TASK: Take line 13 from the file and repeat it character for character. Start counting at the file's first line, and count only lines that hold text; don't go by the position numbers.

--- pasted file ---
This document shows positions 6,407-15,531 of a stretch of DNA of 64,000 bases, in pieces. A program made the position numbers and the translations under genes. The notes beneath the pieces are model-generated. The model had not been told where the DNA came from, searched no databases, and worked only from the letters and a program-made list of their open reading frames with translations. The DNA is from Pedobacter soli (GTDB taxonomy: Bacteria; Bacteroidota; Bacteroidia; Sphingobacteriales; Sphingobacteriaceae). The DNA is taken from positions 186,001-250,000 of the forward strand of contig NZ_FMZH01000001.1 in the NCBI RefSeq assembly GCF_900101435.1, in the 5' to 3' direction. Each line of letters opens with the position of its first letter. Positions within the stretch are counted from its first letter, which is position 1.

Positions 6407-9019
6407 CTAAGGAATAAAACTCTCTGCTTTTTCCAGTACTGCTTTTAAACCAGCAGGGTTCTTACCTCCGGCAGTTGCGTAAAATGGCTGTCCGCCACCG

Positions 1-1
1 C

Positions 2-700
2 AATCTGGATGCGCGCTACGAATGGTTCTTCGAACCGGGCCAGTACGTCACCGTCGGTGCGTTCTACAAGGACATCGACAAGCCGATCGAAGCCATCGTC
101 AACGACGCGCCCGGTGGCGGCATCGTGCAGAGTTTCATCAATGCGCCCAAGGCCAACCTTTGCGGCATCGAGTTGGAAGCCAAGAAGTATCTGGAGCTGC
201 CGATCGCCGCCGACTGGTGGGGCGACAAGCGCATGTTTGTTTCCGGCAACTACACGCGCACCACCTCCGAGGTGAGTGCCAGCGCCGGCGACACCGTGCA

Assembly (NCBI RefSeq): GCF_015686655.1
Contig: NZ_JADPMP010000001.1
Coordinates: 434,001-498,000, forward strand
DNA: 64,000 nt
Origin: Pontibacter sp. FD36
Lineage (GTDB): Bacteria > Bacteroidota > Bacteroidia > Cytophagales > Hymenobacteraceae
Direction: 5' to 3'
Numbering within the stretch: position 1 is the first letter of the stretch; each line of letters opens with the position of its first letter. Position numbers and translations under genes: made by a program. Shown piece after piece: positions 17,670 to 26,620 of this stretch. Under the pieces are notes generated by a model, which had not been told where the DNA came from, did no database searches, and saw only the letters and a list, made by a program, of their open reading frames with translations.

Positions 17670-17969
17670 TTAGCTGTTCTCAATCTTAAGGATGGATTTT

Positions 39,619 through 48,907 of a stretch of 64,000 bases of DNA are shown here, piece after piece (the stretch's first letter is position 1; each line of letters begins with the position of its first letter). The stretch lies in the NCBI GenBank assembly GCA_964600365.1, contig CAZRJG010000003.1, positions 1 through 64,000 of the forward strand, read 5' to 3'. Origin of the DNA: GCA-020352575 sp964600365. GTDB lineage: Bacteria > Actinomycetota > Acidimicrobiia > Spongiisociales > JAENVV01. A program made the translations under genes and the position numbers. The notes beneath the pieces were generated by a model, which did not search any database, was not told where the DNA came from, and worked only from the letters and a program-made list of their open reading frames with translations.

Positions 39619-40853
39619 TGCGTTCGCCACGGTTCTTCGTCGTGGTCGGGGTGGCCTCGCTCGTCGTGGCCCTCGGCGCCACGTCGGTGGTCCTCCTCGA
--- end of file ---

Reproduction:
DNA: 64,000 nt